After cleft palate surgery children need speech therapy to strengthen palatal muscles for proper speech. Qualified speech therapists offer services to these patients on regular basis. British speech therapist visits Cleft Hospital annually to standardize procedures for international standards.
Why Does a Cleft Palate Interfere with Speech?
The roof of your mouth has a hard palate and a soft palate. The hard palate, made of bone, is in the front, and the soft palate, made of tissues, is in the back. If your child has a cleft palate, it means that he has an opening in the palate. Velopharyngeal dysfunction (VPD) occurs when the opening between the mouth and the nose cannot close properly. This results in excessive airflow from the nose while your child is speaking, also called hypernasality. Although this can be corrected with surgery, some youngsters still experience VPD. Fortunately, one study of cleft palate patients indicated that the prognosis for achieving normal speech with the assistance of an SLP is quite good. Within about six to eight weeks of beginning speech therapy, your child should demonstrate measurable progress in his speech and language skills.
How does speech therapist help?
In order to speak correctly, there must be a good seal between the mouth and the nasal passage. This is ensured by the movement of the soft palate at the back of the mouth and the movement of the walls of the throat, (See fig. A).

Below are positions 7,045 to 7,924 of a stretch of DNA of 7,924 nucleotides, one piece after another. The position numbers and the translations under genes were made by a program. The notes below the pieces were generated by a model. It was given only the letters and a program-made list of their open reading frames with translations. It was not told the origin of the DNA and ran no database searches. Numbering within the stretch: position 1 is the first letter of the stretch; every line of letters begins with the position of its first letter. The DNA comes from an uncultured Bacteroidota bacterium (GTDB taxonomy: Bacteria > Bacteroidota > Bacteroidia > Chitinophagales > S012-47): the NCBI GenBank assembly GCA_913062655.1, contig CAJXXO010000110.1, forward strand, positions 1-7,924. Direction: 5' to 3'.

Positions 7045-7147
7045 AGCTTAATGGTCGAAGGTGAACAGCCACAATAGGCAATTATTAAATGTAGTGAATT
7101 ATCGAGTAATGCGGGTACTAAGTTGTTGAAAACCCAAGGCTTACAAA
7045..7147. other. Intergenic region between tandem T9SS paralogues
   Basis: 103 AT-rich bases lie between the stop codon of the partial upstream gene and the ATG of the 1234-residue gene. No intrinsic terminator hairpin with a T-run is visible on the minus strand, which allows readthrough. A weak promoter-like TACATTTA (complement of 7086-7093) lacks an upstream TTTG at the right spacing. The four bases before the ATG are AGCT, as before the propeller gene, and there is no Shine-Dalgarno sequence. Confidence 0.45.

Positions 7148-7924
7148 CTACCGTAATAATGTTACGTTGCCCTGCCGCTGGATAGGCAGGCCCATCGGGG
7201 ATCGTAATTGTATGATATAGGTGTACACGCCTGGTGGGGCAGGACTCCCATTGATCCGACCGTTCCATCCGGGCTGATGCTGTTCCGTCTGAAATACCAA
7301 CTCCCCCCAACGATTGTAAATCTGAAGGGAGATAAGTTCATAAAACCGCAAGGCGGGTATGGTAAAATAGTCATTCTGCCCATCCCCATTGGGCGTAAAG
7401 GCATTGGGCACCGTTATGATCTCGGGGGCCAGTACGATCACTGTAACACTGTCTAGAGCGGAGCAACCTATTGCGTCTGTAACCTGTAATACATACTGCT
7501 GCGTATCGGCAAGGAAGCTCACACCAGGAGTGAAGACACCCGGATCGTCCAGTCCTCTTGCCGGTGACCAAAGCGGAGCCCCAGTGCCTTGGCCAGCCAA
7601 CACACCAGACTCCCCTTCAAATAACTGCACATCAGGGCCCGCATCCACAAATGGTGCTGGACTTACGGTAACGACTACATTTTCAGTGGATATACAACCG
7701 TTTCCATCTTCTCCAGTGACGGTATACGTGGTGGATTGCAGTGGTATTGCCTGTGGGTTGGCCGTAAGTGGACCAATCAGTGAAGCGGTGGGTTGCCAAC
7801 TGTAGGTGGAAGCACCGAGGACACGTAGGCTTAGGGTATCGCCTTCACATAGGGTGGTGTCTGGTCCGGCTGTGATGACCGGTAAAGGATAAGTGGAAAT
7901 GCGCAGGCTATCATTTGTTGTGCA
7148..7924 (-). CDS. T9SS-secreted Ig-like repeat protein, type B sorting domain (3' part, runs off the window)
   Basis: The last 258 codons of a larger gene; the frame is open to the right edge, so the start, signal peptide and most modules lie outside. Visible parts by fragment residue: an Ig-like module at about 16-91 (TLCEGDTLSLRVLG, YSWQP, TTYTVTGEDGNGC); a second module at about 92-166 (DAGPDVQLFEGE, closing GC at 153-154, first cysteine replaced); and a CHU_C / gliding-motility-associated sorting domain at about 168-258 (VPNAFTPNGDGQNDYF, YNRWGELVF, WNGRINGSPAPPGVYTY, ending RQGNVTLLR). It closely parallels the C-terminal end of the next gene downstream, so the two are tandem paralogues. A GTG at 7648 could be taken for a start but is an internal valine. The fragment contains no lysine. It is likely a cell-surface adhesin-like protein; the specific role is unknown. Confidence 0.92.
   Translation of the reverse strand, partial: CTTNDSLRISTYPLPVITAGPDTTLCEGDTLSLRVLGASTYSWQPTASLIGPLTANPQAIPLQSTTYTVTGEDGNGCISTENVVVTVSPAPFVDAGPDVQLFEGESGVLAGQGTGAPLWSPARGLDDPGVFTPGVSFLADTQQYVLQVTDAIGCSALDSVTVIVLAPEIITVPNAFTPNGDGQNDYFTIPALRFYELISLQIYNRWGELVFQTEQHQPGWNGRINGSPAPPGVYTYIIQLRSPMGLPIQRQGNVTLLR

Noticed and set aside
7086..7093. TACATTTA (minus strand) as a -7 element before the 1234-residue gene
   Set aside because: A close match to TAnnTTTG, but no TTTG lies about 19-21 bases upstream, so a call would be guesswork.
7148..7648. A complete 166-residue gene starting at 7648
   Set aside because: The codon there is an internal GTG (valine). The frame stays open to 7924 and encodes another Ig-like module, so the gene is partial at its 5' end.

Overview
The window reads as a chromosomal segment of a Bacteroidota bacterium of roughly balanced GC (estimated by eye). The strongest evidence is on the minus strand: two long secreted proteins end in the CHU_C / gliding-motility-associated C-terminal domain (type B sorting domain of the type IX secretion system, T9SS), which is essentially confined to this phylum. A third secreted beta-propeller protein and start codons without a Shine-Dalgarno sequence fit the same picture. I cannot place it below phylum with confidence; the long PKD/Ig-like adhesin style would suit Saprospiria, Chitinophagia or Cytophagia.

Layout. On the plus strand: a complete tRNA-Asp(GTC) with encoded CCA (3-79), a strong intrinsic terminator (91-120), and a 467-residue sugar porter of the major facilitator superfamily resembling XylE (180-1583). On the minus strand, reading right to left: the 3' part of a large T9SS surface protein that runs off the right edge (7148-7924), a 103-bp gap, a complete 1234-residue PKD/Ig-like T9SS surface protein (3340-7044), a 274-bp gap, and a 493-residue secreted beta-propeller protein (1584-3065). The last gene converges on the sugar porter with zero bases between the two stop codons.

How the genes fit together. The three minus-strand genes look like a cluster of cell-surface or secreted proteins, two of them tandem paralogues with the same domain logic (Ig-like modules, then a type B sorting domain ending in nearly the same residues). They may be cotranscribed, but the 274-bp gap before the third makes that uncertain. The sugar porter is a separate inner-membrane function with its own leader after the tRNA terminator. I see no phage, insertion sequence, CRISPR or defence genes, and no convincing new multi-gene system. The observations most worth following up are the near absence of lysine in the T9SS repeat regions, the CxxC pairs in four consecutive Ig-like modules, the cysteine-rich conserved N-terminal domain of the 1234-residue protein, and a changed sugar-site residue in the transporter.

Babies born with a cleft palate, with or without a cleft lip, may have speech problems. There is difficulty in making the proper sound of the consonants (such as ‘p’ ,’b’,’t’,’d’,’s’,’ch’), and/or a nasal sound to the voice due to air escaping down the nose, (see fig. B). These children should be routinely checked by a speech and language therapist, who will help your child speak as well as possible. This starts with monitoring your baby’s first sounds and words and the understanding of what is said. The therapist designs a special program of activities appropriate to the age and development of the child. If there is a ‘nasal’ sound to your child’s voice, the therapist may use special computer equipment, or a mirror under the nose to monitor the air passages as your child speaks. Often a tape recorder or video is used. There are methods to examine the way the soft palate and side walls of the throat move during speech.